When these practical approaches fail, a dose of ingenuity might be in order. For example, mimic a pasture experience in a stall using multiple shallow buckets of grain spread throughout a horse’s space, compelling him to move around in search of food. Feed meals in specialized tubs with waffle-shaped plates or individual cups that force a horse to take his time.

Pratt-Phillips and her research team fashioned their slow feeder using 3-to-4-inch-diameter PVC piping to create a hashtag-type structure in the bottom of the feed tub. “It was quite easy for us to cut the PVC pipe lengthwise and then glue them crisscrossed to the bottom of the tub, which was an effective way to slow a horse eating,” she says.

You can also give placing rocks in the bottom of a bucket—an age-old method to control a horse’s feed enthusiasm—a makeover. Pratt-Phillips says bocce balls serve as a uniform substitute.

Ideally, a slow feeder simulates grazing behavior. “Many of the newer slow hay feeders are meant to be on the ground, which is better for a horse’s natural grazing position and teeth grinding,” says Williams. “Say you feed your horse in the morning and have to go to work before feeding again at night. A lot of horses eat their hay in two to three hours. Some hay bins have a screen that locks into position over the top. The horse eats the hay through holes on the screen. The screen pushes the hay down to the bottom. The method takes a horse longer to eat because the screen prevents it from taking huge mouthfuls.”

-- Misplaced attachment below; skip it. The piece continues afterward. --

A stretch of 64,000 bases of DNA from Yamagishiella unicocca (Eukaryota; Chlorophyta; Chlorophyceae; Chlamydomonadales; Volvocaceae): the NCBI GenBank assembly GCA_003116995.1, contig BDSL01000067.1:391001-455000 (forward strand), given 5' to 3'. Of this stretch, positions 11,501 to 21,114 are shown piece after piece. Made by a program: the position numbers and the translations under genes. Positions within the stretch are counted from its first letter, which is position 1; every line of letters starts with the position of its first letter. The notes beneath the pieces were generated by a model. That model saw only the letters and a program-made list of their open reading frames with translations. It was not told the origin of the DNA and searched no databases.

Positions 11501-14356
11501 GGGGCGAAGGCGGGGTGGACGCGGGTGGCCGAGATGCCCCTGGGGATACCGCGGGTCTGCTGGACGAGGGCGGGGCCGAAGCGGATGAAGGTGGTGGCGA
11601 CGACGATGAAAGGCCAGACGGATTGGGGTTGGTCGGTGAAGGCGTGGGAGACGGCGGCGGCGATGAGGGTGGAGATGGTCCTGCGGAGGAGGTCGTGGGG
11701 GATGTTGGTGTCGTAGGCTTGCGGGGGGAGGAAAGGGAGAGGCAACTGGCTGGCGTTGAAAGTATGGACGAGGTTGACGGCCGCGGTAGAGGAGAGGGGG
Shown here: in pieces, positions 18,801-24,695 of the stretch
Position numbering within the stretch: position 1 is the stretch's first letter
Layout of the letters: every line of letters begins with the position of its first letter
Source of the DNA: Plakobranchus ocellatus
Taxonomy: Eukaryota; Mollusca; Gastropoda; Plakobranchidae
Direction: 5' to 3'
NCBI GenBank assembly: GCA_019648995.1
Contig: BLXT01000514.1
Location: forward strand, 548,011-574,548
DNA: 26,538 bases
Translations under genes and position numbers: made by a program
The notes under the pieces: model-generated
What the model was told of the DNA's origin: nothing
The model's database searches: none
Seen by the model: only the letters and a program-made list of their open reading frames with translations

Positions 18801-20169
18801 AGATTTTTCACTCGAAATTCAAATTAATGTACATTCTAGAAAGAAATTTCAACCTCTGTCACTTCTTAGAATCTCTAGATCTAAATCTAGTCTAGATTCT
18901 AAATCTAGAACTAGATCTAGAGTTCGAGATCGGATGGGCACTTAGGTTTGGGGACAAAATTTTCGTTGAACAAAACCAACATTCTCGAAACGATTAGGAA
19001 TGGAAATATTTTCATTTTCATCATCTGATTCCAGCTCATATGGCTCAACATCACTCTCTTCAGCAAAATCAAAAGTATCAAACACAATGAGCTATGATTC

Disadvantages of slow feeders vary. A horse can snag a hoof in the netting if haynets are hung too low. Metal-faced hay boxes risk damaging teeth. Whether using a net or a box, in the beginning horses might exhibit frustration extracting hay in smaller bites. Over time, habit and comfort develop, however, and soon your horse should be enjoying his forage meal.

Take-Home Message

Addressing feed-bolting habits successfully takes time. A consistent routine is central to keeping your horse well-fed and content. Homegrown solutions or commercial products can alleviate a horse’s desire to bolt grain or hay.


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Written by:

Anna Sochocky, MALS, is a freelance equine writer based in Santa Fe, New Mexico. Her mission at Equi-Libris LLC is to educate, inspire, and document distinctive narratives about horses, health, and history.